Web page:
The telecommunications sector and Government are to provide €18m to jointly fund the rollout of broadband to all 4,100 primary and secondary schools in the country by the end of next year, it was confirmed this morning.
As previously reported on siliconrepublic.com, the Government has reached what was described as a voluntary agreement with the telecoms industry to fund the programme.
The Government is to commit €3m, with telcos contributing the remaining €15m. The investment will be made over three years with each telco contributing a proportion based on its turnover. This will mean that Eircom would contribute the lion’s share of the funding, followed by Vodafone and O2.
It is understood the deal was brokered by IBEC’s Telecommunications and Internet Federation (TIF). Tommy McCabe, director of TIF, said the agreement was open to all telecom operators and he expected that most of the telecom operators in Ireland would participate.
The Minister for Communications Marine and Natural Resources, Dermot Ahern TD, and Minister for Education & Science Noel Dempsey TD, have established a working group to manage the procurement of the broadband infrastructure, comprising a central schools Internet network and associated helpdesk system for safety and security. It is expected an invitation to tender will be issued in May with a view to beginning deployment in schools by end 2004.
However, it is unclear how the tendering process will work if companies funding the contract are also among the candidates hoping to pitch for it.
The so-called ‘broadband levy’ on telcos has been a long time coming. Although some telcos initially criticised what they saw as an unfair tax on their businesses, the Government and particularly Minister Ahern stood firm in his determination to push it through.
At the launch today attended by industry executives, Ahern thanked the telecommunications sector for its “vision and tangible support”, adding: “The applications and learning tools which broadband will open to schools everywhere will pay dividends in years to come.”
Minister Dempsey said: “The delivery of broadband to the classroom will significantly enhance the potential of ICT in teaching and learning by facilitating whole class access to a wide range of multimedia applications, much faster download of educational content and online communication and collaboration between school communities.”
The rollout of broadband to schools is seen as a crucial strand in the Department of Education’s strategy of integrating information and communication technology into teaching and learning, and the Department of Communications wider vision of promoting the use of broadband technologies in local communities around the country.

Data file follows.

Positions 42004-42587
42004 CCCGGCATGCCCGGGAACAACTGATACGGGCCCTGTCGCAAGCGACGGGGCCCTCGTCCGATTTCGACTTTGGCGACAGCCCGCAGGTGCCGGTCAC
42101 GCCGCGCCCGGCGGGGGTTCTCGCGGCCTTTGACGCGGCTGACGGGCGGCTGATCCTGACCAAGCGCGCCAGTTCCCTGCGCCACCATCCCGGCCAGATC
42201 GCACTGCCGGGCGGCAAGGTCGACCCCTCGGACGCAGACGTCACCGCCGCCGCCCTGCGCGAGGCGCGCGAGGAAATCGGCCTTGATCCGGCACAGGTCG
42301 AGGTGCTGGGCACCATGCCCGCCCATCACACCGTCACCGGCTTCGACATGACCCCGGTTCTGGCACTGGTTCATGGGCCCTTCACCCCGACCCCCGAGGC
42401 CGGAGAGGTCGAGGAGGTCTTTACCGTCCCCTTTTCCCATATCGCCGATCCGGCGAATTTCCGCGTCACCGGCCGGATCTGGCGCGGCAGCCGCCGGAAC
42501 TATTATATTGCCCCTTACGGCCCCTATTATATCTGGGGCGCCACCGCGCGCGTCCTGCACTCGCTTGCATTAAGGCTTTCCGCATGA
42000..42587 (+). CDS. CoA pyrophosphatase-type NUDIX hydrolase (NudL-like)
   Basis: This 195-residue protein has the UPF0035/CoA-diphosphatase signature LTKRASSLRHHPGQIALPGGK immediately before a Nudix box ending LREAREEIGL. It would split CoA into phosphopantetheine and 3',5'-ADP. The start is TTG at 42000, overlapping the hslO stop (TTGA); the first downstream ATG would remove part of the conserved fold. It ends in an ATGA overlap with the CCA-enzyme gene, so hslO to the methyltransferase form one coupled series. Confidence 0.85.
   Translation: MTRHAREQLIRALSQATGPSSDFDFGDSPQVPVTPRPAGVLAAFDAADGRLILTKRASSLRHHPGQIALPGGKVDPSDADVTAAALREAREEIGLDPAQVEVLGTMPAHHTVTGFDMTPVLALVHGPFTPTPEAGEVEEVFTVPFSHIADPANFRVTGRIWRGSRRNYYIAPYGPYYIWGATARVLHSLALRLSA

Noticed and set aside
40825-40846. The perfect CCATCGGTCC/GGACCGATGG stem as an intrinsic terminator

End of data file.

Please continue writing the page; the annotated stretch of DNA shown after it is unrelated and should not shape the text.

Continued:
At the launch, the heads of all the main fixed and wireless operators made very positive noises about the broadband for schools plan. Philip Nolan, chief executive of Eircom, commented: “This programme fits very well with Eircom’s strategy of building broadband Ireland. We are committed to bringing broadband to every town in Ireland by March 2005 and including schools in this programme is an extremely important facet.”
Bill Murphy, CEO of Esat BT, added: “I commend both industry and government for working together in moving this forward. We already drive the use of technology in schools through our €1m investment in the Esat BT Young Scientist and Technology Exhibition, so today’s announcement complements our existing commitment to education in Ireland.”
Danuta Gray, CEO of O2, said: “O2 Ireland is committed to making mobile an essential part of the broadband solution in Ireland. Ireland’s youth are the future of the knowledge based economy – making broadband solutions more accessible at an earlier age will ensure Ireland’s ongoing competitiveness on the international stage.”
Vodafone director Gerry Fahy remarked: “IBEC see this as a mould-breaking initiative between industry and Government. Funding the delivery of broadband access to all schools by industry underpins the fostering of a new knowledge based society which can support higher value added jobs and sustain higher levels of economic activity.”
Minister Dempsey also took the opportunity to launch a new set of guidelines, produced by the National Council for Curriculum & Assessment (NCCA), for Teachers in the use of ICT in the Primary Curriculum.
Dempsey said: “The guidelines show how ICT can become a powerful resource when combined with what we know about teaching and learning and provide numerous examples of how children are using these tools to add tremendous value to their learning.”
He added that the guidelines “represent a significant milestone in providing a continuum of support for the use of ICT in schools” and highlighted the priority which his department and the NCCA ascribed to this area.
By Brian Skelly